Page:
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Cleaning up the Caves 

Graffiti removal project targets Boyd Cave in the Deschutes National Forest

A popular lava cave in the Deschutes National Forest was "untagged" this month as part of a graffiti removal project. Using commercial sandblasting equipment, volunteers from the Oregon High Desert Grotto, Western Cave Conservancy and Wanderlust Tours tackled the challenging job of removing graffiti from Boyd Cave along Forest Road 18, also known as China Hat Road.

A shaft of light illuminates Boyd Cave, its condition already improved by volunteers. - DREW PICK
  • Drew Pick
  • A shaft of light illuminates Boyd Cave, its condition already improved by volunteers.

Sections of the cave, from floor to ceiling, have been tagged by vandals with obscenities, images and names over the years throughout the cave's 1,860-foot length. A large "NINJA" in black letters greeted visitors just inside the cave entrance.

"I've been crawling through these caves since I was a teenager, so I have a pretty good idea of what's going on out there," said Neil Marchington, chairman of the Central Oregon caves graffiti project. "I remember visiting the Redmond caves while I was in high school and being appalled at the graffiti in it. It's very fulfilling all these years later to head up a project that gets rid of the graffiti."

Wanderlust Tours owner Dave Nissen and Chief Operations Officer Jeff Gartzke, along with OHDG, proposed a graffiti removal project to the U.S. Forest Service, which manages the China Hat area. Before Deschutes National Forest staff issued a Categorical Exclusion that allowed the project to move forward, they evaluated the sand blasting technique, conducted a survey for cultural properties and provided wildlife guidelines aimed specifically at protecting bats.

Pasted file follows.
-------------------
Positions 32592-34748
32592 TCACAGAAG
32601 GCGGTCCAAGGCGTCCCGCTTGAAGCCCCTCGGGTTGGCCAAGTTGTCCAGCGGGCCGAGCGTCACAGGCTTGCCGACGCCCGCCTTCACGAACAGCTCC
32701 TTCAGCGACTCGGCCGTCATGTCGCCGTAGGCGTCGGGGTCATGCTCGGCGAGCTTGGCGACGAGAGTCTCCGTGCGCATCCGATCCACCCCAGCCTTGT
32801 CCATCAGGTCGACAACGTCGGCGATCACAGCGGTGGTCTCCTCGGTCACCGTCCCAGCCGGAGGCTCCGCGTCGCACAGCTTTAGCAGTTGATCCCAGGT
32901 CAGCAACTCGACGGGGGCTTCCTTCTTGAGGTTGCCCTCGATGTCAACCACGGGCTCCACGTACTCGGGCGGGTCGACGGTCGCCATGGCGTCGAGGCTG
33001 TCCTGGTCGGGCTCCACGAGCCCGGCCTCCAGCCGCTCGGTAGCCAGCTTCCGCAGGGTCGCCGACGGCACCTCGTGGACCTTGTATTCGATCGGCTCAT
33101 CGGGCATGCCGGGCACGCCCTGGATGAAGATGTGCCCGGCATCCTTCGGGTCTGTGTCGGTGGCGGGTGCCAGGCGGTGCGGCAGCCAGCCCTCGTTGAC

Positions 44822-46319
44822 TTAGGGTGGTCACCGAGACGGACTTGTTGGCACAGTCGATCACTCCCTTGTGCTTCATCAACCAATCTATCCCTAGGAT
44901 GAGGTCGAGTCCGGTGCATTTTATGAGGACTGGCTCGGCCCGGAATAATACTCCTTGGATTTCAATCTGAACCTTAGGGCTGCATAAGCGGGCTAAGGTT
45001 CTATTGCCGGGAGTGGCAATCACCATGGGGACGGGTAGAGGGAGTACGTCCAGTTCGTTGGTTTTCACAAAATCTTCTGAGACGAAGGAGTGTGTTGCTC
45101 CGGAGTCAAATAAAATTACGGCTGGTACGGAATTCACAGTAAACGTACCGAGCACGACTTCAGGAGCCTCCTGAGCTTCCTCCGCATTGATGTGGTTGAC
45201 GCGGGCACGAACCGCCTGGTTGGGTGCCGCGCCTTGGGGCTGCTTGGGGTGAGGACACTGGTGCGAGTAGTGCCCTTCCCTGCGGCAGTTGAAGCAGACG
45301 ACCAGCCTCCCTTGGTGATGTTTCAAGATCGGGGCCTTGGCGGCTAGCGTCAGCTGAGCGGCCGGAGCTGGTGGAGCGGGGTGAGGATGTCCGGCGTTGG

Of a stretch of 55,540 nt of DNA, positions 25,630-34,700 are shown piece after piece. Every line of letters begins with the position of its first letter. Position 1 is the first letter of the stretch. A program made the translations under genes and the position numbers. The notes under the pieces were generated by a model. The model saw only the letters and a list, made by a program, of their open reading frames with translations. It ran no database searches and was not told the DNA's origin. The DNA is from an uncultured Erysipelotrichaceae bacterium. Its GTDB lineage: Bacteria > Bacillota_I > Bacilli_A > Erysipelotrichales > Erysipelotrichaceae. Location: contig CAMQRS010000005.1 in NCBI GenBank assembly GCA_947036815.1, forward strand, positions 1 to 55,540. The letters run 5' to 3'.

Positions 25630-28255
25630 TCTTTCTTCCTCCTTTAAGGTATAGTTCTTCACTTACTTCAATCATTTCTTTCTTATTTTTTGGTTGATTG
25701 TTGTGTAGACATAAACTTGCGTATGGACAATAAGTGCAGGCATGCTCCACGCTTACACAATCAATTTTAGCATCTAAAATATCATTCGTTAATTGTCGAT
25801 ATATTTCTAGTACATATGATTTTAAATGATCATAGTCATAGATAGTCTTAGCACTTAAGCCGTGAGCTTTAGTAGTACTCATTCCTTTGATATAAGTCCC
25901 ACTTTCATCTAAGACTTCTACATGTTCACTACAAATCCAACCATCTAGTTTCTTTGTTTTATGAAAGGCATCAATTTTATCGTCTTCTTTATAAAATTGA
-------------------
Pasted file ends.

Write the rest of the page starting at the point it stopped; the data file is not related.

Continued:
"Most people don't realize that caves and cave environments are very fragile," said Laurie Turner, USFS wildlife biologist. "They are a non-renewable resource. So, if something happens in a cave, it doesn't bounce back like what we'd see above ground."

Nissen said that before Wanderlust began leading tours in 2003, staff hauled out 585 pounds of trash from Boyd and Skeleton caves that year alone. Nowadays, trash is minimal, but spray-painted graffiti has always been a problem—especially in Boyd Cave, which is open all year.

A volunteer sandblasts graffiti inside Boyd Cave. - DREW PICK
  • Drew Pick
  • A volunteer sandblasts graffiti inside Boyd Cave.

Wanderlust and COVA both donated $1,000 for equipment and supplies. A crew of Wanderlust and OHDG volunteers worked the weekend of Sept. 7-9, hauling in buckets of a chemically inert blasting medium quarried from the Willamette Valley, along with work lights, air hoses, compressors and tarps to collect the blast medium, which was hauled out of the cave and sifted for reuse. Volunteers inside the cave wore protective clothing and respirators, while a lone volunteer remained outside the cave entrance to inform visitors that the caves were closed for sand blasting and safety.

"There are some real challenges to sandblasting in cave environments because of high humidity, total darkness and fogging of the protective gear while sandblasting," said Marchington. "It's a lot more challenging than working in a well-lit commercial shop."

Nissen added that since Boyd Cave opened to the public, his hope was that people will appreciate seeing unmarked caves. "Hopefully, this project will shed a positive light and help mitigate the propensity of marking the caves," said Nissen.

"We wouldn't be able to do this cleanup without the help of our partners and we value their involvement greatly," said Turner. "We have a very unique resource here with our caves and we hope the users will respect and help protect this fragile environment for future generations to come."

To report vandalism, call the U.S. Forest Service at 541-383-5300.

Oregon High Desert Grotto

Wanderlust Tours

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